|Study Type :||Interventional (Clinical Trial)|
|Actual Enrollment :||480 participants|
|Intervention Model:||Parallel Assignment|
|Masking:||Single (Outcomes Assessor)|
|Official Title:||A Randomized Efficacy Trial of a Cognitive-Behavioral Intervention to Prevent Internet Use Disorder Onset in Adolescents: the PROTECT Study|
|Study Start Date :||September 2015|
|Estimated Primary Completion Date :||April 2018|
|Estimated Study Completion Date :||May 2018|
Experimental: PROTECT intervention group
The PROTECT intervention group receives the preventive intervention PROTECT (4 modules in 4 subsequent weeks à 90 min). Participants are assessed at T1 (baseline), T2 (post treatment, 1-month follow-up), T3 (4-months follow-up), and T4 (12-months follow-up).
Behavioral: PROTECT intervention group
The indicated preventive intervention PROTECT consists of a cognitive-behavioral 4-session brief-protocol (90 minutes). It targets empirically identified risk factors of Internet Use Disorder (IUD), i.e. (1) boredom and motivational problems, (2) procrastination and performance anxiety, (3) social behavior and (4) emotion regulation. It addresses both risk-reduction and strength-promotion by cognitive behavioral (CB) interventions such as (1) psychoeducation, (2) cognitive restructuring (identification and modification of dysfunctional cognition), (3) behavior modification (improving problem solving skills, training of functional behavior and reinforcement) as well as (4) improving emotion regulation (training of sensory, imaginative and mindfulness based techniques).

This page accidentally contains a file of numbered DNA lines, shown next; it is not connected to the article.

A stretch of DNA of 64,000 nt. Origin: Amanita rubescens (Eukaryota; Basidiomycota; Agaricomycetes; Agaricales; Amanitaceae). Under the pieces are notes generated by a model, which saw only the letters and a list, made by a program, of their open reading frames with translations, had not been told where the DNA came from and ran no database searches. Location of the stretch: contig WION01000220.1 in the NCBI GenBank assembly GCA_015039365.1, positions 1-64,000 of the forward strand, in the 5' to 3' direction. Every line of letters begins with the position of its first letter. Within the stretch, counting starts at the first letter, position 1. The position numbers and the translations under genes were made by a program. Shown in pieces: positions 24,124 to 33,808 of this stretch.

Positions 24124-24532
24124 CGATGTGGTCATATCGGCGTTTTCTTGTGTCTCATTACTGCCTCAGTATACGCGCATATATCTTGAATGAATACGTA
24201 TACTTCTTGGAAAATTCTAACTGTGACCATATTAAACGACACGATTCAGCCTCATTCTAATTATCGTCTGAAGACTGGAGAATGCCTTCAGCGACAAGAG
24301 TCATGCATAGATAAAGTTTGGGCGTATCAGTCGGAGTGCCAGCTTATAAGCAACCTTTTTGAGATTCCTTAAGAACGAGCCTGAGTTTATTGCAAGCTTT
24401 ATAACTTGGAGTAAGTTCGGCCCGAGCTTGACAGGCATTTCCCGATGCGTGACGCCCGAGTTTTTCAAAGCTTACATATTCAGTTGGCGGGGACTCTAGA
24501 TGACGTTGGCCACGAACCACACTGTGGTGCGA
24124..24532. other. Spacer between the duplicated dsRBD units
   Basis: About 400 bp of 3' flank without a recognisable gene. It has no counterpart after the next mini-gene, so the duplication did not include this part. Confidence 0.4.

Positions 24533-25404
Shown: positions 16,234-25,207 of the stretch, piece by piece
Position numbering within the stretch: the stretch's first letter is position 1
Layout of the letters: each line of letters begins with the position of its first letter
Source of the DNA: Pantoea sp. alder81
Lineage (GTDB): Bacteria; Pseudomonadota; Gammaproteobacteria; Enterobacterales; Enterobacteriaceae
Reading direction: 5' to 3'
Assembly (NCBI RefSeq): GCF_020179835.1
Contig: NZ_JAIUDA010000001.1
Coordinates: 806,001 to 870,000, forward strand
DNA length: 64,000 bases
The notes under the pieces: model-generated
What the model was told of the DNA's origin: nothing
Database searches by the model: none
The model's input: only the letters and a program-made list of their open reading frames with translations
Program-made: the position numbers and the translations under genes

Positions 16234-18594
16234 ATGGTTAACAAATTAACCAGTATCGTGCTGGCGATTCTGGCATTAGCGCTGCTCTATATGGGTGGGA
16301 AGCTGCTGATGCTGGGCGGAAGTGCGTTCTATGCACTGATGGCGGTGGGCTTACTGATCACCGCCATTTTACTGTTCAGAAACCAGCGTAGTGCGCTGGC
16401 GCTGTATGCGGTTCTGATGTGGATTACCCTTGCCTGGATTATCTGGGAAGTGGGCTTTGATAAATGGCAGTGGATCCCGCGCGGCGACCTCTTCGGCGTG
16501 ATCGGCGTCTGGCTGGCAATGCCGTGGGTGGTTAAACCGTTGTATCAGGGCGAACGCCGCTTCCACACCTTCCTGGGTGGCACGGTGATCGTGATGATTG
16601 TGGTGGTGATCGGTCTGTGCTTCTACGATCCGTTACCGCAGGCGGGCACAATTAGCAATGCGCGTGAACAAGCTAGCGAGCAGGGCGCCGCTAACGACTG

No Intervention: Assessment-only control group
The assessment-only control group is an observational condition without intervention. Participants are assessed at T1 (baseline), T2 (1-month follow-up), T3 (4-months follow-up), and T4 (12-months follow-up).
- Internet Use Disorder 12-months incidence rate (Clinical Interview for DSM-5 Diagnosis) [ Time Frame: 12 months ]We use a clinical interview (blinded rater) based on the criteria of Internet Gaming Disorder according to the DSM-5 at the 12-month follow-up. We adapted the criteria to assess IUD (including gaming and non-gaming subtypes).